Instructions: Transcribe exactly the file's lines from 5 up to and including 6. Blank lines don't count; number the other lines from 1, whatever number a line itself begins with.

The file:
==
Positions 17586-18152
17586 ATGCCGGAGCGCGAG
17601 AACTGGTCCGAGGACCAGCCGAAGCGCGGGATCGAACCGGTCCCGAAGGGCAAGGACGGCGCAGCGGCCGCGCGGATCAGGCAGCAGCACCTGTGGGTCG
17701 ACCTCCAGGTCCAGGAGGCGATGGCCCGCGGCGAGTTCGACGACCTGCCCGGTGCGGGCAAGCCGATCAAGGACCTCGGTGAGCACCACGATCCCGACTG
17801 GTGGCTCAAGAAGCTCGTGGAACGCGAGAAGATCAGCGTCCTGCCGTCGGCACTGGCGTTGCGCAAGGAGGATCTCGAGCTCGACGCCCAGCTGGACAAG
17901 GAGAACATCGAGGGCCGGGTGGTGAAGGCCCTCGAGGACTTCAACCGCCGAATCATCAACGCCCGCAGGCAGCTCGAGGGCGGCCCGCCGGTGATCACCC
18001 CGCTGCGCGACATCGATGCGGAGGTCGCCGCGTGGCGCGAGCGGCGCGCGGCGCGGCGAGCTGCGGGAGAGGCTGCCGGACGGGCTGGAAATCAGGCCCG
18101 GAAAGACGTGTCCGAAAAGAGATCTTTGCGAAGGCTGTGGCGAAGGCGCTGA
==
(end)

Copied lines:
17801 GTGGCTCAAGAAGCTCGTGGAACGCGAGAAGATCAGCGTCCTGCCGTCGGCACTGGCGTTGCGCAAGGAGGATCTCGAGCTCGACGCCCAGCTGGACAAG
17901 GAGAACATCGAGGGCCGGGTGGTGAAGGCCCTCGAGGACTTCAACCGCCGAATCATCAACGCCCGCAGGCAGCTCGAGGGCGGCCCGCCGGTGATCACCC